Kelly Sikkema, Unsplash
Hand sanitizer is everywhere and nowhere as New Yorkers fight the infectious new coronavirus, which has spread around the world and sent New York into a state of emergency.
The cleaner is gone from grocery store shelves, but staff members at Trader Joe’s hold a bottle, ready to pump some into your hands as you wait in line. Amazon’s overnight delivery is delayed when it comes to hand sanitizer, but at a Brooklyn event, author and activist Rebecca Solnit told the crowd how she made her own homemade batch.
Questions about hand sanitizer? Here are the basics you need to know about how to appropriately use (and if you’re daring, make!) hand sanitizer in the time of coronavirus:
- Always try soap and water first, if possible: The CDC recommends using soap and water over hand sanitizer when possible because regular hand washing fights all germs and chemicals.
- Hand sanitizer won’t work if your hands are visibly dirty or greasy: It just won’t. It’s best used in clinical hospital settings; effectiveness declines from there. All the more reason to try soap and water first, when you can!
- Don’t skimp on sanitizer per use: You should be able to completely cover every part of your hand with the sanitizer in order for it to work. If your supply is running low, don’t try to dose it out; you’re just wasting it that way.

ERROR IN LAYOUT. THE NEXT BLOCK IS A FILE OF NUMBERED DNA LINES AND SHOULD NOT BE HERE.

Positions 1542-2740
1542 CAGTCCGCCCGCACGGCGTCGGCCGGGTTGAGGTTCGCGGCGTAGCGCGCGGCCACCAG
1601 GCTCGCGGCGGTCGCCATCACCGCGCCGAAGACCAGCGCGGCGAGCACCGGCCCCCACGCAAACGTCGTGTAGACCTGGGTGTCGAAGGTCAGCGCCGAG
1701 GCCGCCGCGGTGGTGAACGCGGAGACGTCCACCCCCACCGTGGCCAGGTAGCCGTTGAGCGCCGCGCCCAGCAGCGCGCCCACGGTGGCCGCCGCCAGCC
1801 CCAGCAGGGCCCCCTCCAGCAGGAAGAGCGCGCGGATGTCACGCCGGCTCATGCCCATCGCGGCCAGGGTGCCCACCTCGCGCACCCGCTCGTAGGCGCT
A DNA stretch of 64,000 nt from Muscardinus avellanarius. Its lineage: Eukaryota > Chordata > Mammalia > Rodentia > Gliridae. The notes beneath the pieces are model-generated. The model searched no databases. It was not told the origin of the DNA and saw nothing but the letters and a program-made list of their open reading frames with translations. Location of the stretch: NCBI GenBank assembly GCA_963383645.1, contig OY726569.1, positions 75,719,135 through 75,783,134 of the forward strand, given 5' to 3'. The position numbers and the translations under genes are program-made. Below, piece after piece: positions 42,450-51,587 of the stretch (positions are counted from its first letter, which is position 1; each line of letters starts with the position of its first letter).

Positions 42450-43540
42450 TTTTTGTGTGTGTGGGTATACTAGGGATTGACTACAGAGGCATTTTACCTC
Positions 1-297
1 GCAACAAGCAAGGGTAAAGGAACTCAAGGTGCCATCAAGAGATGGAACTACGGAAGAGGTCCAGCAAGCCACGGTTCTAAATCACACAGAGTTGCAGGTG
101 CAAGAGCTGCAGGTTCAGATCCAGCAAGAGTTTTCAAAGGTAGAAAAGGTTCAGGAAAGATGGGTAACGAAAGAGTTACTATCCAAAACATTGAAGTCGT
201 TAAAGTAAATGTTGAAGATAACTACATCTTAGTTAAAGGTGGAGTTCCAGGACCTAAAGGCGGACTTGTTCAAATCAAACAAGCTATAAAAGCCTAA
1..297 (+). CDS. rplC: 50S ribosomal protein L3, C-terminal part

- Don’t wipe off excess: The CDC says to keep rubbing your hands until they feel dry. This should take around 20 seconds. Sing the chorus of your favorite song and scrub.
- If you can’t find hand sanitizer, you can make your own: Solnit’s hand sanitizer was made of rubbing alcohol and hydrogen peroxide, with rose geranium essential oils for scent. Others also put in aloe vera, glycerin, or water. Whatever you use, stick to a 2:1 ratio of alcohol to other ingredients in your home brew. Sanitizers need to be 60% alcohol in order to be effective, but too much pure alcohol can harm your skin.
- Seriously, try soap and water first: As we move into social isolation within our own homes, hopefully with soap and water readily available, there should be less need for hand sanitizer. Bring it with you when you venture outside, but otherwise, stick to the suds.